pwilcox pwilcox - 1 month ago 10
Ajax Question

ASP.NET MVC Partial View Post-Back, Inconsistent Updating and Bizzare Behavior

I'm developing an ASP.Net MVC application, and am running into a bizzare issue when trying to update data in my database via a partial postback. I'm still new when it comes to HTTP, AJAX, etc., so I'm hoping it's an obvious error.

Basically, when I try to update a table linking content areas to assessments, the update sometimes works, sometimes doesn't. What's bizzare is that after I post, I query the database directly from the MVC application just to make sure that the expected change was in fact made (that's what all the ViewBag.DebugInfo's are doing in the code below). In every case, the query returns what I hope to see. But then when I query the table via SSMS, I see that the change only sometimes goes through.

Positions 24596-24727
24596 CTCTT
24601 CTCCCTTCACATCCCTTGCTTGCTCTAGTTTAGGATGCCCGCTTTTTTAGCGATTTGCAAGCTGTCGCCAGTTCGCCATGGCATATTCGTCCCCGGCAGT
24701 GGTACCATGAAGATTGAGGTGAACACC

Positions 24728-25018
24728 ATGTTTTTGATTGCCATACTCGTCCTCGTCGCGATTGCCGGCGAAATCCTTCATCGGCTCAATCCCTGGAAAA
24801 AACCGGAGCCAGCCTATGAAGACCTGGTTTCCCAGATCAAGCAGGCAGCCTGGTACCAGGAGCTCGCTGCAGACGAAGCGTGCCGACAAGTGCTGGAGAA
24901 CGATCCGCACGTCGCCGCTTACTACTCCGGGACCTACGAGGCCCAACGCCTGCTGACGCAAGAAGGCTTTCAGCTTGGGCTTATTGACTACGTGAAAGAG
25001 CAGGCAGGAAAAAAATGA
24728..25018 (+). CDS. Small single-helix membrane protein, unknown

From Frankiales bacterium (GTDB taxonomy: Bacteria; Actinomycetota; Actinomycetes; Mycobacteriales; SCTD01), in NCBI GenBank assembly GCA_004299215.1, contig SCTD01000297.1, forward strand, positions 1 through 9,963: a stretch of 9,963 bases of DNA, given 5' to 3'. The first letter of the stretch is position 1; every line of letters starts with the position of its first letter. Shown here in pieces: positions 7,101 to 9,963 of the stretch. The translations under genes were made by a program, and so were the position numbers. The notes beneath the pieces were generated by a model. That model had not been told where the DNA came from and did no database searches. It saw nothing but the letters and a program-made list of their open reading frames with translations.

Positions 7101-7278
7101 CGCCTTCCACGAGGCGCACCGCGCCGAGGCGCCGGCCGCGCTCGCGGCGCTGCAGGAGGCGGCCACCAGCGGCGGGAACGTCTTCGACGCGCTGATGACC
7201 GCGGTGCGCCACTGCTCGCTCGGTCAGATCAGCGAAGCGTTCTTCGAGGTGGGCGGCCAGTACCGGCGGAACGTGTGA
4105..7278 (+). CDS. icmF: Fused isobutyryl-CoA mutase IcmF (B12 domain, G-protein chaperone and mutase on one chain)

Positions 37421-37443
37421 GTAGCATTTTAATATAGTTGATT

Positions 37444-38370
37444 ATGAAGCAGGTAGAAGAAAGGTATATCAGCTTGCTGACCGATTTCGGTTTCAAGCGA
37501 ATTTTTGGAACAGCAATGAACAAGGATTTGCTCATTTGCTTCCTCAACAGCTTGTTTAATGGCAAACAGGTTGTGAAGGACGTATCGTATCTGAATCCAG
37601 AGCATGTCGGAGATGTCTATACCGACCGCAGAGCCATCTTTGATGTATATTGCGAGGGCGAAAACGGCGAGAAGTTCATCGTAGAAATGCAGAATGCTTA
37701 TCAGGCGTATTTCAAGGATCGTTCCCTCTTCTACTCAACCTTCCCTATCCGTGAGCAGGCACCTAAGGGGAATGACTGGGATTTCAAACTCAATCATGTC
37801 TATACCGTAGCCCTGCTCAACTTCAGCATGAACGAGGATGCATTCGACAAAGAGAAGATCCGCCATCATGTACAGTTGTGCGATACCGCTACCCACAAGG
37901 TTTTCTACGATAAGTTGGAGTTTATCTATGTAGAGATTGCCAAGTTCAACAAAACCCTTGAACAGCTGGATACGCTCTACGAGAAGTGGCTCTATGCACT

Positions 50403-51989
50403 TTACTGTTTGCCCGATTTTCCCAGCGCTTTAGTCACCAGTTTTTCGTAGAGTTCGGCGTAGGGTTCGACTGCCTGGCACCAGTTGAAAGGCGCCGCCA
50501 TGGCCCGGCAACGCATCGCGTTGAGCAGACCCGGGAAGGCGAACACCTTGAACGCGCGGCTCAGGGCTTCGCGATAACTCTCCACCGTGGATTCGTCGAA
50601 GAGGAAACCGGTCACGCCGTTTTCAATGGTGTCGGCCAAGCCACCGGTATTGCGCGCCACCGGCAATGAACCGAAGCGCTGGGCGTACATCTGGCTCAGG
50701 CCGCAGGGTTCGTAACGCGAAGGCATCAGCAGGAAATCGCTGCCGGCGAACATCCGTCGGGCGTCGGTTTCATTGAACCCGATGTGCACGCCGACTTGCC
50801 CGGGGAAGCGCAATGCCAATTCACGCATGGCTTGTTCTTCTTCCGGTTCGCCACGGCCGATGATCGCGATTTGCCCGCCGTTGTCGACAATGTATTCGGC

How is it that a direct query to a table from my MVC application is showing that an update went through, while I can clearly see that it didn't via SSMS? Is there a silent rollback or something? This is maddening and any help would be much appreciated.

A few bits of info:


  • When I run the "saveTheData" function from the assessmentContent class below outside of MVC, it is always successful.

  • The update is always successful on the first post.

  • The update is successful only about half the time on subsequent posts.

  • When the update is not successful, the the direct query checks from the MVC application nevertheless do seem to show that the update made it all the way to the table.

  • I can barely make out a pattern in the failures. Namely, it seems that whenever I try to update to a higher contentId value, it is successful, if I try to update to a lower contentId, it is not. For instance, updating from a value of 1 (Math) to 2 (Reading) will always go through, but the reverse will not. This pattern does not manifest if it's the first post from the parent view, or if it's updated via Linqpad.

  • I put insert, update, and delete triggers on the database table that write to a logging table to see if perhaps the changes were being rolled back. But no entries on the log table on failure. But I also don't know if rollbacks would undo the triggers as well.